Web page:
I have had a love/hate relationship with Roy Harper for 40 years. My first introduction to Roy was an album called "When An Old Cricketer Leaves The Crease," the U.S. release of "HQ." I bought it not because I was interested in hearing Harper, but because of the band, which was Chris Spedding, John Paul Jones, Dave Gilmour and Bill Bruford. The record sounded nothing like Roxy Music, Pink Floyd, Led Zeppelin or King Crimson. I didn't love it or hate it. It was simply not what I wanted at the time.
Over the years, I found out more about Roy and I was intrigued by the accolades given by so many of my music heroes of the time, especially by Jimmy Page. It is also of interest that the song Page wrote for Harper, "Hats Off To Harper," found on Led Zeppelin III, is my least favorite song by LZ.
As I got older, the British folk scene became one of my favorite genres of music and Harper's records now became interesting for different reasons. Still, I found some of them to be too demanding, and at times, unlistenable. I gave up on Roy Harper.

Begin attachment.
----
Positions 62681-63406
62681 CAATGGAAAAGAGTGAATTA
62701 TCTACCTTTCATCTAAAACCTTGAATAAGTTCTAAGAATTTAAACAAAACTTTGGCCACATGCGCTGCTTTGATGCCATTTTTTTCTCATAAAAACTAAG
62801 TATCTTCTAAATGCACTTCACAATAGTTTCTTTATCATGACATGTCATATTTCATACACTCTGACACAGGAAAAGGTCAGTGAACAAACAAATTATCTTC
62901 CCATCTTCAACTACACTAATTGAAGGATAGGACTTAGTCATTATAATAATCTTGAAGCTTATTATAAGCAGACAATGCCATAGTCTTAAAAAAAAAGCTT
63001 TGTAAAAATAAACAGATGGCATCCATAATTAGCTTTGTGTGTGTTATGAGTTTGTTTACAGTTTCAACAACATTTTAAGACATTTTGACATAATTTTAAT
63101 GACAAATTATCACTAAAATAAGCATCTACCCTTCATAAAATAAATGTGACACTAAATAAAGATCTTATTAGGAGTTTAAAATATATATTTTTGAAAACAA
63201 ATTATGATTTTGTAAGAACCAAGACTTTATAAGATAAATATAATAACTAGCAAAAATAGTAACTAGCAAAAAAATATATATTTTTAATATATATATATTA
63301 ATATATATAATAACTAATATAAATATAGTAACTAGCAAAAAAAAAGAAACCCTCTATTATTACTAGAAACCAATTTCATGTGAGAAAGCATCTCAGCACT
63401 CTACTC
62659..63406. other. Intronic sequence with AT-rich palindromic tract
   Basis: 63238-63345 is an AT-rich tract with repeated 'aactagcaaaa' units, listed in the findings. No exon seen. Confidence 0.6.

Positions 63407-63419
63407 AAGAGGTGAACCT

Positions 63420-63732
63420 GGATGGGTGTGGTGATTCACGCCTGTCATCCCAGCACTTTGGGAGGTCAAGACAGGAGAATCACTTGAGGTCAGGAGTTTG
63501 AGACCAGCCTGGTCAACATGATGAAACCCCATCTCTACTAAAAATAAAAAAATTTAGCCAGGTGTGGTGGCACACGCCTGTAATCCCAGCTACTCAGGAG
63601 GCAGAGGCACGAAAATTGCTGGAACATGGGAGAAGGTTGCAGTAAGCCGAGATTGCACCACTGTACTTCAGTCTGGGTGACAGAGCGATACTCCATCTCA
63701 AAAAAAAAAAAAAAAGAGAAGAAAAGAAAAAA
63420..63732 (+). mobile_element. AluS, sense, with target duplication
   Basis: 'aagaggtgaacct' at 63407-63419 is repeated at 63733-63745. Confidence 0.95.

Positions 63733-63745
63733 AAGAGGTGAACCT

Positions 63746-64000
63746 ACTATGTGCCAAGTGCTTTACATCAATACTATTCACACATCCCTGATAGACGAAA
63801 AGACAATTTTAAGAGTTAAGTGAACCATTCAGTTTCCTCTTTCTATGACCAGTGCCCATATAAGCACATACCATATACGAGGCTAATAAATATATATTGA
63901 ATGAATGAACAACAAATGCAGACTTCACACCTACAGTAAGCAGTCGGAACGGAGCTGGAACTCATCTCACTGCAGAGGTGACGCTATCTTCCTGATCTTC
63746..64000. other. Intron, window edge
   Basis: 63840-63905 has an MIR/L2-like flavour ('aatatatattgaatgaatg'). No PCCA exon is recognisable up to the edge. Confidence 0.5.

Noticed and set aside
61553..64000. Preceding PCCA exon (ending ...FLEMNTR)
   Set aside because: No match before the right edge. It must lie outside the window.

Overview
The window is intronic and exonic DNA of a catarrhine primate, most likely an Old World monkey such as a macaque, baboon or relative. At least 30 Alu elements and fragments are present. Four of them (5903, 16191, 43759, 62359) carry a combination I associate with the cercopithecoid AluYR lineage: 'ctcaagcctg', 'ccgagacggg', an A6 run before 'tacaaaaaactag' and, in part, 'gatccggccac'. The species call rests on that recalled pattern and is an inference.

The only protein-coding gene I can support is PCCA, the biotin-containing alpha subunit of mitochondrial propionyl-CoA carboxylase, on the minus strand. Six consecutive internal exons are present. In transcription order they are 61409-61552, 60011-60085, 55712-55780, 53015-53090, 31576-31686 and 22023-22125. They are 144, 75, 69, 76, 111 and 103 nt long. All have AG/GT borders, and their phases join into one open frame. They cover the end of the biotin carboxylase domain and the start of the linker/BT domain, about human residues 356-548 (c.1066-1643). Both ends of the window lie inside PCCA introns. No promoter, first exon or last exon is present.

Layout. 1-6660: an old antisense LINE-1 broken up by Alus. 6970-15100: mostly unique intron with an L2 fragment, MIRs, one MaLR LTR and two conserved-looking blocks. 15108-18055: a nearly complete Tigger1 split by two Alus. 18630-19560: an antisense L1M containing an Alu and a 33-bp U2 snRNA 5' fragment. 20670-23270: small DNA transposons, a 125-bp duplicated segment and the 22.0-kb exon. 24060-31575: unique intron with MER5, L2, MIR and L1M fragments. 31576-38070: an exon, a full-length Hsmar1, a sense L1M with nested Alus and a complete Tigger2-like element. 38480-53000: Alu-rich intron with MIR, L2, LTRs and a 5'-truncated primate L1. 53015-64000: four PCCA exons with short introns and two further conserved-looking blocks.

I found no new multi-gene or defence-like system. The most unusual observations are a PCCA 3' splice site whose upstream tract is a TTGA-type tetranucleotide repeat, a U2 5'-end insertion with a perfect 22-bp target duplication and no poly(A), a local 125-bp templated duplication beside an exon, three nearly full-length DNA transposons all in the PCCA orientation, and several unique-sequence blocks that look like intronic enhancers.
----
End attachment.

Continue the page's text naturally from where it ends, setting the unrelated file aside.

Then in 2013, he released "Man & Myth," a critically acclaimed collection of new tunes, and this time, it stuck. I finally got Roy Harper. So, I went back. Again.
One of things that intrigued me most, was the mention of Jimmy Page's solo on a song called "The Same Old Rock," a solo that in more than a few places is called, "one of Page's best solos." So I decided to spin the album from which it comes, "Stormcock." I loved the whole record, not just the Page track, on which he is billed as S. Flavius Mercurius. The guitar playing by Roy is stunning throughout, as it the overall mood of the record. "Stormcock" best represents what Harper is all about, and it is highly recommended for those who might be curious about Harper. "The Same Old Rock" is up top and Jimmy Page's playing is pretty spectacular.